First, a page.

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TELEVISION REVIEW

'Scrubs' stays an inventive operation

Among the countless perversities and mysteries of TV, the slighting of ''Scrubs" has been notable. Why hasn't this sly sitcom been an Emmy magnet during its four seasons? How come viewers haven't made it a Nielsen hit, or at least a cult sensation that gets fetish pieces in Entertainment Weekly? Why does NBC shuffle it around the schedule every year like a dung-puck, withholding season five until a gap happened to open up in the Tuesday lineup?

Yes, this is another tribute to the underappreciated hospital sitcom, which returns tonight with two episodes at 9 on Channel 7. ''Scrubs" deserves it. There is something giddily inventive about producer Bill Lawrence's laugh-track-free show, which crams its weekly 22 minutes with visual, verbal, and aural comedy, not to mention a bit of drama. With its density of material, it doesn't waste a second of time upon the electronic stage. ''Scrubs" operates like a tight, ''Simpsons"-esque animated series, and ''Arrested Development" probably wouldn't be so rich and hyperactive if ''Scrubs" hadn't paved the way. At a time when too many TV writers cruise on automatic pilot, there is nothing lazy or clone-like about ''Scrubs."

Surrealism is the show's most obvious distinction. ''Scrubs" is a hard-core TV product, in that so much of it is manufactured in post-production, unlike the more theatrical live-audience format of, say, ''Will & Grace." ''Scrubs" takes the fantasy sequences that David E. Kelley pioneered on ''Ally McBeal" and runs with them, constantly popping curious images into the action. It's as if the ego and the id of lead character J.D. Dorian (Zach Braff) were loosed upon us, as his every weird thought becomes literal and materializes onscreen. When inappropriate things pop into our brains, we edit them out. But ''Scrubs" edits those same things in, creating a fantasia of desires and fears and, J.D. being J.D., delusions of grandeur.

The production tricks do dazzle, but they aren't there to cover up a dearth of character. ''Scrubs" is built on one of TV's tightest ensembles, as the actors bounce off one another with the comfort and expertise of the casts of ''Friends" and ''Seinfeld." Their characters exploit each others' weaknesses, but affectionately, at times so affectionately it's downright moving. You believe these guys have been cooped up together for years within the same white hospital halls.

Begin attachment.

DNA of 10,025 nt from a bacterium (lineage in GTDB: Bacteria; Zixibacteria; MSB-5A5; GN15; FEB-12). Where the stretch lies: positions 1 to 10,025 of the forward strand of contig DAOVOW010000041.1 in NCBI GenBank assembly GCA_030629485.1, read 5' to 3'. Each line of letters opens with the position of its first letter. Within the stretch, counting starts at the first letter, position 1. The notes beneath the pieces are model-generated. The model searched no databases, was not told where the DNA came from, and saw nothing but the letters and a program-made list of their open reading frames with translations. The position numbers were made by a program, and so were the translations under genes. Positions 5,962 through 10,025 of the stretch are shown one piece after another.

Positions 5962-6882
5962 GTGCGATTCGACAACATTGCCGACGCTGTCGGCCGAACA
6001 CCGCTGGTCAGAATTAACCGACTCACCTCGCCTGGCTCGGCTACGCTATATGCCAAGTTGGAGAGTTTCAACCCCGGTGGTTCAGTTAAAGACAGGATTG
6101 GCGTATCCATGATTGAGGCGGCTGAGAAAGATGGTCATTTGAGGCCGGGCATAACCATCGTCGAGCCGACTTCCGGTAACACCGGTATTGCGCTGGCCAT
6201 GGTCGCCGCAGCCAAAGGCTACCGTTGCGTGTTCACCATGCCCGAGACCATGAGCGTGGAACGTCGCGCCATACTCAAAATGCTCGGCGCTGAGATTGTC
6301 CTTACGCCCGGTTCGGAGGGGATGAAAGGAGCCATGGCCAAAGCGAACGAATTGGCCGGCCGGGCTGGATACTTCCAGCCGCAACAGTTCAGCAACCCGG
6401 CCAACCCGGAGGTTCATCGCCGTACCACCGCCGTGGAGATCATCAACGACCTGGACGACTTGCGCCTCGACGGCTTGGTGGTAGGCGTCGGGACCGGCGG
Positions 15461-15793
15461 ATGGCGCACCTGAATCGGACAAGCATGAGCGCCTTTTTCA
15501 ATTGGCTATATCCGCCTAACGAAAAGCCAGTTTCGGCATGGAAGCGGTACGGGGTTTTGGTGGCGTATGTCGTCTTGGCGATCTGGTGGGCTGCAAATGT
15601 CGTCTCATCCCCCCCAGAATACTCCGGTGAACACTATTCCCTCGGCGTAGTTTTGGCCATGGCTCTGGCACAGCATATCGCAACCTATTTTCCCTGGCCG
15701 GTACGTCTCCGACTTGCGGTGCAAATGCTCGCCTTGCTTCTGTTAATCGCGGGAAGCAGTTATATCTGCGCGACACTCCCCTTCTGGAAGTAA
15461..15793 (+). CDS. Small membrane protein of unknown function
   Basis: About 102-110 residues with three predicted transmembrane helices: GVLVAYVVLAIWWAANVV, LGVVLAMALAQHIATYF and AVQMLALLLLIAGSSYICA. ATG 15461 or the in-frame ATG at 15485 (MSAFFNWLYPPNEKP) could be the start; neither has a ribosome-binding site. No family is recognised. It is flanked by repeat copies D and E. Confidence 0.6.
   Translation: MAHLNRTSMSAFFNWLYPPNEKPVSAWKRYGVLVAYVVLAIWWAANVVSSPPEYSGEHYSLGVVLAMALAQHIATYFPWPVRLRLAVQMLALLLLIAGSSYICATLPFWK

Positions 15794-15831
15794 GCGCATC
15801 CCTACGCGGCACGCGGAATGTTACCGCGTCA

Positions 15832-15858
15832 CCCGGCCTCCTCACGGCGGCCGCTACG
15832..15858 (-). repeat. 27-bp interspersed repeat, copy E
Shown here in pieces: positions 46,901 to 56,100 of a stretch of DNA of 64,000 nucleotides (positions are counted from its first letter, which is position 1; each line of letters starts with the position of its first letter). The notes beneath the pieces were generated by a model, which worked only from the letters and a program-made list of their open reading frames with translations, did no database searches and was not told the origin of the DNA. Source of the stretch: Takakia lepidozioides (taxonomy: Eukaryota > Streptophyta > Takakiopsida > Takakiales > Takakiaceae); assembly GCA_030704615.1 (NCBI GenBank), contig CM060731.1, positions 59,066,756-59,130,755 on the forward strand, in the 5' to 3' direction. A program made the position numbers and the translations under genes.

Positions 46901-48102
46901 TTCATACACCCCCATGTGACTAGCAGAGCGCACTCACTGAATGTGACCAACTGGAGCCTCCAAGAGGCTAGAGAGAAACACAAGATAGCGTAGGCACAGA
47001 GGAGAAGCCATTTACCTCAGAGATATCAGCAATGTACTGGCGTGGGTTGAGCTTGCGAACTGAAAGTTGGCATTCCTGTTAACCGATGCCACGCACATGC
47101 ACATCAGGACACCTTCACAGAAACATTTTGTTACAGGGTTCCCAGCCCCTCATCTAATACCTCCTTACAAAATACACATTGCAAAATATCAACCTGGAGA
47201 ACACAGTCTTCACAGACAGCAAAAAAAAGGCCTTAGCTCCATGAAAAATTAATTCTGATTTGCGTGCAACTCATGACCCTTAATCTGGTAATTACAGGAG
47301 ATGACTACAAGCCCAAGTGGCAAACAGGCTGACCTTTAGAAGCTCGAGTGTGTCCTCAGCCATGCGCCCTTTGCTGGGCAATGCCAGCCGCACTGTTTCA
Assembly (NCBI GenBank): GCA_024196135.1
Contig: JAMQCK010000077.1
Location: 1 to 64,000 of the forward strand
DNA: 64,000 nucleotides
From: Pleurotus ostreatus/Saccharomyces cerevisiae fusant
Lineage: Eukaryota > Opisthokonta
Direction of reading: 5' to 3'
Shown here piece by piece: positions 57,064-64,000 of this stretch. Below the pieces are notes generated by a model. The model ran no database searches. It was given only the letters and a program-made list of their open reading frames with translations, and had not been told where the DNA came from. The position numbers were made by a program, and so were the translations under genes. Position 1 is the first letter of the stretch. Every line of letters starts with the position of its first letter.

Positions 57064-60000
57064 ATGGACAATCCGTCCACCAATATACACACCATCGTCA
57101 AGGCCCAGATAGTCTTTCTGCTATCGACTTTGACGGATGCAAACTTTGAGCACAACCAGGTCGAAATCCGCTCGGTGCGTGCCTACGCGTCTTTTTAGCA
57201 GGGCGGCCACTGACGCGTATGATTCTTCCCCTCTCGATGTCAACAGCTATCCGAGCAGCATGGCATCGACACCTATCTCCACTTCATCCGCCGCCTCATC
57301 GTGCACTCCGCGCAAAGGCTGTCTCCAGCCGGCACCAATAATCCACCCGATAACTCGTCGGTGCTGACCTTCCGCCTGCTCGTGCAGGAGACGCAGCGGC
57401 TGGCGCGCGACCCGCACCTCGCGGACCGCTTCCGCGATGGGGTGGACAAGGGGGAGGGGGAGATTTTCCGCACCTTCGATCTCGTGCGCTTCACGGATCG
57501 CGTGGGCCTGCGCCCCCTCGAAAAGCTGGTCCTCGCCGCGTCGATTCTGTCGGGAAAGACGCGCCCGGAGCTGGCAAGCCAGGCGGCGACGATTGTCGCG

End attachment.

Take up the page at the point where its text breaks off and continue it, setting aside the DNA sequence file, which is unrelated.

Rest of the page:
The likable Braff is at the center, but Donald Faison is essential as his flippant best friend, Turk. Together, they are juvenile and yet somehow touching in their quirky insecurities. And then Turk wouldn't be Turk without the constant vigilance of Carla, who is played with comic ferocity by Judy Reyes. Sarah Chalke is so endearing as the flaky Elliot, whose on-again off-again relationship with J.D. is currently off again.

The cast is filled out with broad characters who seem to represent aspects of J.D.'s coming of age. The nameless janitor (Neil Flynn) appears around every corner like an angel or a devil, to puncture J.D.'s pride; Dr. Cox (John C. McGinley) is the raging mentor with amazing windpipes; and Dr. Kelso (Ken Jenkins) is a walking lesson in how easy it is for a caregiver to lose his heart. All of these players are sharp, having created characters who are so original and unstereotypical they probably couldn't fit in on any other TV show. Try saying that about anyone on ''According to Jim."

The new season starts a little slowly tonight, as the writers and actors pick up where they left off last year. Most returning shows need to get back in shape after a hiatus, before they can sprint forward again. But even in its slack moments, ''Scrubs" is superior. It speaks in a comic language that reeks of Generation X, with many ironic allusions to the pop culture of the 1970s and '80s, but it also has great universal appeal. When a fantasy sequence set to ''Kung Fu Fighting" pops up tonight, everyone will get a kick.

Matthew Gilbert can be reached at gilbert@globe.com.

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